How not to apply for an Internship – 2

Imagine yourself inside a book shop surrounded by hundreds of books of all possible covers and colors. Some of the titles look interesting; you open it up, read couple of lines, find them boring and put it down and move on to the next one. Even if I were to tell you that the some of the pages inside the book are the most interesting ones ever written, how likely are you to go through the entire book to find those few pages? I think you know the answer.

A recruiter’s situation, shuffling through a maze of resumes is no different and hence how effectively you capture his or her attention through the content of your e-mail decides whether your CV is opened and read or not.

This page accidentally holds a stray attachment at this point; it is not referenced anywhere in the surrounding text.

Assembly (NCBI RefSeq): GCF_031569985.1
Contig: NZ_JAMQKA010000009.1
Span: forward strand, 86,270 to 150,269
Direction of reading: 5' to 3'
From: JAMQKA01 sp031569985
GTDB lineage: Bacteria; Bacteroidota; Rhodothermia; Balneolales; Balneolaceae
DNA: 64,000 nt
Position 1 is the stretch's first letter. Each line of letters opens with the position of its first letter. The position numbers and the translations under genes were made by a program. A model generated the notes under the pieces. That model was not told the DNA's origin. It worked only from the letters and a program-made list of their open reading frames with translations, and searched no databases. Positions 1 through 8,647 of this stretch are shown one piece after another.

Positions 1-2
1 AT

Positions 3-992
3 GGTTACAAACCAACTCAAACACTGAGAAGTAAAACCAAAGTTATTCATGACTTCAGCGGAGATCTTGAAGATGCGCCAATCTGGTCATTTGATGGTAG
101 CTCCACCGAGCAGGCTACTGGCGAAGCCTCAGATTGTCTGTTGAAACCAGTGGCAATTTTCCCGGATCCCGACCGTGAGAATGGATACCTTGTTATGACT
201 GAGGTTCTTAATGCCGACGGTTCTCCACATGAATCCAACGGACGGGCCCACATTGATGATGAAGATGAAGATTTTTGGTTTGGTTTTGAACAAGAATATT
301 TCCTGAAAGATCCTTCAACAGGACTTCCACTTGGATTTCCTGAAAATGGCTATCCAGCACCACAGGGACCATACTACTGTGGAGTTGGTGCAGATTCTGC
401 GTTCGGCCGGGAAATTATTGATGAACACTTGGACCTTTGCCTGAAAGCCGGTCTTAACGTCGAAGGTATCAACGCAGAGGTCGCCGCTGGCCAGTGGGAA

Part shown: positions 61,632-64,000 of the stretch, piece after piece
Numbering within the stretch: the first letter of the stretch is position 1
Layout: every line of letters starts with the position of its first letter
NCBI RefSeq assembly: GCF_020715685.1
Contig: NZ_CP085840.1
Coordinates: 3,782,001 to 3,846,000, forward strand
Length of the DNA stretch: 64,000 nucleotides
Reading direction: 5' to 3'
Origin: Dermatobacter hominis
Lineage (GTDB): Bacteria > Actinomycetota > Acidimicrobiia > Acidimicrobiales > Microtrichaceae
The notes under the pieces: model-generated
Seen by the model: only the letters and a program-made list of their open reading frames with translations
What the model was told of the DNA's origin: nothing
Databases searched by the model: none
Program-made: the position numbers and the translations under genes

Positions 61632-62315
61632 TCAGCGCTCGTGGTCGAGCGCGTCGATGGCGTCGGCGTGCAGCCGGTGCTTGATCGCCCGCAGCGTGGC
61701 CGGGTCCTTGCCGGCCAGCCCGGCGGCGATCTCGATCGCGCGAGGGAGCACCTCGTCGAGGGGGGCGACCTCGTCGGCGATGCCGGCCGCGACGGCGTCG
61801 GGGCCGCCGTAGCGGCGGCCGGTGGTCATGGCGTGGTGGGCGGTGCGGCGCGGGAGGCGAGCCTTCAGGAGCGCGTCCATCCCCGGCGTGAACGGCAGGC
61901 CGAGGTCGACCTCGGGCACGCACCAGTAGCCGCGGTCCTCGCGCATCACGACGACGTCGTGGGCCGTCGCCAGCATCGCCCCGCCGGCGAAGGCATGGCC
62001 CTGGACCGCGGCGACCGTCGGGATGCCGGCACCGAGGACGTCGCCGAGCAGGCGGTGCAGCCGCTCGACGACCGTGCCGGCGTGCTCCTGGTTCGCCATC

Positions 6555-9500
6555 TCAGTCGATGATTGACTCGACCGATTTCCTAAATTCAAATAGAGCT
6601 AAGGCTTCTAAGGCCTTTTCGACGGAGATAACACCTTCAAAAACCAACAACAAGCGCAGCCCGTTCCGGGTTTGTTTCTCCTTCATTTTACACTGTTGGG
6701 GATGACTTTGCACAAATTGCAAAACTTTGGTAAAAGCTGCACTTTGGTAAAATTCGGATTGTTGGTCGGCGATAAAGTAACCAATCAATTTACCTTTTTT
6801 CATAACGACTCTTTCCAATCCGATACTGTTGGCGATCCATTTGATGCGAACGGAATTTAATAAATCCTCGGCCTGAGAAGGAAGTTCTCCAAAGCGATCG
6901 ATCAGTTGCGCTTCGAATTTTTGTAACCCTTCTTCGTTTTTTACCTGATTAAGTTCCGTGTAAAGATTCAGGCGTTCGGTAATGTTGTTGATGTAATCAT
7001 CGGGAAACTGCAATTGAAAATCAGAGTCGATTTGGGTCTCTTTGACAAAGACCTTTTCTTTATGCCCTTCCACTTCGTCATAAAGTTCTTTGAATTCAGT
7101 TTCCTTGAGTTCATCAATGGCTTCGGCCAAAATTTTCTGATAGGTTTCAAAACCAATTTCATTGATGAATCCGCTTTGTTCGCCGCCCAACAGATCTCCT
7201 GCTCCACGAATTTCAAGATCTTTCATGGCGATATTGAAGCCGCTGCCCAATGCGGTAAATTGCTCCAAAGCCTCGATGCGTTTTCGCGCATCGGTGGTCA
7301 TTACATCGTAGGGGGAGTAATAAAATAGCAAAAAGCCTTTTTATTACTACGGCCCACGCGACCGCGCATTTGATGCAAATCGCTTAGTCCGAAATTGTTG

Again, let’s have a look at a real world example. Out of 81 email applications that I have received for internship opportunity at Internshala, 35 had this as email content –

Cover Letter for Internship

Yes, you read it right. It was all blank with just the CV attached in the end! Now to me a blank email can represent one of the two things only – either you are not courteous enough to even introduce yourself or not serious enough to make an effort to write. Either of the impressions doesn’t help your chances of getting the internship.

Some of them were not blank but were very hurriedly written with grammatical mistakes like this one –

Cover Letter for Summer Internship

While others were too long which I could not read completely –

Cover Letter for Internship 3